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OpenTEAM Supports Farmers in Reducing Carbon Emissions

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According to Science magazine, reaching global climate goals set forth in the Paris Agreement will require large-scale changes to our agricultural system. Many farmers and food producers are ready to answer that call.

Major food companies such as Danone, Stonyfield, General Mills, and Walmart have pledged to reduce their carbon emissions by moving towards regenerative farming methods that store carbon in the soil. Stonyfield alone has committed to a 30 percent reduction in carbon by 2030, or the equivalent of taking 14,000 cars off the road annually.

A science-based collaborative organization called OpenTEAM is helping farmers and agricultural producers meet their carbon sequestering goals and striving to improve soil health along the way. The Open Technology Ecosystem for Agricultural Management (OpenTEAM) is the first open-source technology system dedicated to advancing agriculture as a solution to changing climate.

Climate experts mostly agree that carbon sequestering in the soil is a necessary step in reducing emissions in the agricultural sector, but there are still underlying implementation questions and concerns. Stored carbon can be easily released, such as when farmers plow their fields, so the longevity of the practice needs further research. Experts don’t know how long sequestered carbon actually remains sequestered. OpenTEAM hopes to address these and other questions through quantitative data collection.

“We are inspired by the level of collaboration, leadership, and vision our OpenTEAM partners have provided,” said Dorn Cox, research director at Wolfe’s Neck Center for Agriculture and the Environment, one of OpenTEAM’s partner organizations. “Through the power of open technology, we aim to make what was invisible visible and in so doing the unvalued valuable.”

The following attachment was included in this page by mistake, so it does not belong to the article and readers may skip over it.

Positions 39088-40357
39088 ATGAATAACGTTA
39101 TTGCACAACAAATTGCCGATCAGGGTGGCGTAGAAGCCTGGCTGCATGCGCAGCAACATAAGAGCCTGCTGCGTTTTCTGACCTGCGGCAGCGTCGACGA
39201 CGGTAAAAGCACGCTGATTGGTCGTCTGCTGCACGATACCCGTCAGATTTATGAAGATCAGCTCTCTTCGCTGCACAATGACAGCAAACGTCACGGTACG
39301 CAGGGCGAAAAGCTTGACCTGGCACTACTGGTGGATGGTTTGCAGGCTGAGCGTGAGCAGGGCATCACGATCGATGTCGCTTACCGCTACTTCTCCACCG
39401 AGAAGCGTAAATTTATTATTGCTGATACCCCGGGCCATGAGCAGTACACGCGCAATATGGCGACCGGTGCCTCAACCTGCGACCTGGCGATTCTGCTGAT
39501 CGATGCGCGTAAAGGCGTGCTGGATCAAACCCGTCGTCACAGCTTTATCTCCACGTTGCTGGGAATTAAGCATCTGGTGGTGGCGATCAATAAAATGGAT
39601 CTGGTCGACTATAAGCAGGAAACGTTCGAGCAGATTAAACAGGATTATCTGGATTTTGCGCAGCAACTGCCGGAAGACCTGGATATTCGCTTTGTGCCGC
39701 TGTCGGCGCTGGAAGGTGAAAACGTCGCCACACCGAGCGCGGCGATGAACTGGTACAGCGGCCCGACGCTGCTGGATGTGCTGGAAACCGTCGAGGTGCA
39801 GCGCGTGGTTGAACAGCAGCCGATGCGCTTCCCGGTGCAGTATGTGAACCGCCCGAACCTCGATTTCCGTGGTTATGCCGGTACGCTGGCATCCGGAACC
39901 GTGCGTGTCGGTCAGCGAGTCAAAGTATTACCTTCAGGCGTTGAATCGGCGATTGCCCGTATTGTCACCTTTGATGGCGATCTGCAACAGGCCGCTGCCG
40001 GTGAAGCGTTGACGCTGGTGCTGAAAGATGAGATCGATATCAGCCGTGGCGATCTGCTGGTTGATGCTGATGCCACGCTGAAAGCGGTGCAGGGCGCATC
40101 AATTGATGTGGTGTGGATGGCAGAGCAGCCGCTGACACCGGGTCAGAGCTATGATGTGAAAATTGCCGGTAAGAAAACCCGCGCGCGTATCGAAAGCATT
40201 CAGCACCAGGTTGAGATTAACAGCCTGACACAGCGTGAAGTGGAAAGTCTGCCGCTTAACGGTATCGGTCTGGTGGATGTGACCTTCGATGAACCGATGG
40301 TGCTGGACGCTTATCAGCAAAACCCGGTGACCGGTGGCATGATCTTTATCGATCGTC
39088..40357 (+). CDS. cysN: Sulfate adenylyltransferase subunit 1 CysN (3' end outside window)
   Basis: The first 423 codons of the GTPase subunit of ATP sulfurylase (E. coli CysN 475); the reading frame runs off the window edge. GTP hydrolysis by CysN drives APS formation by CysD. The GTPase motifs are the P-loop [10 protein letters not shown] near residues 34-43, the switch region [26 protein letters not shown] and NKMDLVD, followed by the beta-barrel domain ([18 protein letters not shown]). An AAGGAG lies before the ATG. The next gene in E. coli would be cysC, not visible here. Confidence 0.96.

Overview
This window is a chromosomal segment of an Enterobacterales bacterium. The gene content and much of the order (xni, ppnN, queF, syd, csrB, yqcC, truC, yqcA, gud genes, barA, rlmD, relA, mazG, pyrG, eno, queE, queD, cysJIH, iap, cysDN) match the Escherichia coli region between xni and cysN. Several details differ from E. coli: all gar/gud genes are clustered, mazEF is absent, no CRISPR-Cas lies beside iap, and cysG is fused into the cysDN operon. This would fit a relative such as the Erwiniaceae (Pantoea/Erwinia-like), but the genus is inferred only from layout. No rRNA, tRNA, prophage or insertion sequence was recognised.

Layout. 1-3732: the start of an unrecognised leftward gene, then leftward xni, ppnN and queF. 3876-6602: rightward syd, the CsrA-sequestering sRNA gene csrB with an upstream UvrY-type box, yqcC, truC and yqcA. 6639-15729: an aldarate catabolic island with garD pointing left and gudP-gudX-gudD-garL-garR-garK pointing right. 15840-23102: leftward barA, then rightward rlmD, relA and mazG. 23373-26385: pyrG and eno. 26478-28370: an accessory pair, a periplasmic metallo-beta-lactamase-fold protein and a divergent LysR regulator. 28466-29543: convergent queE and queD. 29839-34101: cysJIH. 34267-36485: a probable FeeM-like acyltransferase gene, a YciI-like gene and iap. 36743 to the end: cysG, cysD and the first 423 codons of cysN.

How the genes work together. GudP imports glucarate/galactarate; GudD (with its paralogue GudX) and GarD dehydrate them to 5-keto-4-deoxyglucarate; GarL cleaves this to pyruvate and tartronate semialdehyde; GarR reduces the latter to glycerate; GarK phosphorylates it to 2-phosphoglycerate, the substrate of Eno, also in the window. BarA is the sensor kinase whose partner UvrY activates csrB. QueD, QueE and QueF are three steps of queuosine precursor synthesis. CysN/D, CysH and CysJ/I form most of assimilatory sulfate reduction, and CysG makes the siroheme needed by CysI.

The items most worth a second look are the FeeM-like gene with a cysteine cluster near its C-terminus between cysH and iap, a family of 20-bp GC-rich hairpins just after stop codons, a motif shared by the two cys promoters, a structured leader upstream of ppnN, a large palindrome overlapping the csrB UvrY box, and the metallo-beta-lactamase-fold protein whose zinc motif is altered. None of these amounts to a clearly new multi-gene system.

The idea for OpenTEAM began in 2015 when Danone – Stonyfield’s former parent company – partnered with Wolfe’s Neck Center to figure out how a dairy farm could become carbon neutral and establish ways to measure and quantify such an achievement. Things quickly blossomed from there: “The idea morphed from a demo site that would potentially help Danone and Stonyfield to a global collaboration that could help everybody,” said Dave Herring, executive director at Wolfe’s Neck.

Arohi Sharma, policy analyst at the Natural Resources Defense Council (NRDC), is glad companies are making efforts to move toward regenerative farming practices and store carbon in the soil, but she hopes this isn’t just a passing phase. “Regenerative agriculture is not something that will be done in three or five years, not even 10 years. It’s a lifelong commitment that farmers and ranchers are taking,” she says. “I hope these companies go for the long term.”

How food companies carry out their carbon reduction pledges is important. Transparency, public reporting, and third-party oversight are key, and OpenTEAM seems committed to helping provide accountability.

Stonyfield’s director of organic and sustainable agriculture Britt Lundgren says the longevity of sequestered carbon practices is “a fair question” but is hopeful that OpenTEAM can help food producers stay on track. “When you combine things like remote sensing with on-the-ground record-keeping and measurement you can have a continual picture of what’s happening at an efficient cost,” Lundgren said. “These solutions aren’t guaranteed to be permanent, but even so, I think they can be an important sink for carbon at a time when we need all the solutions we can get.”


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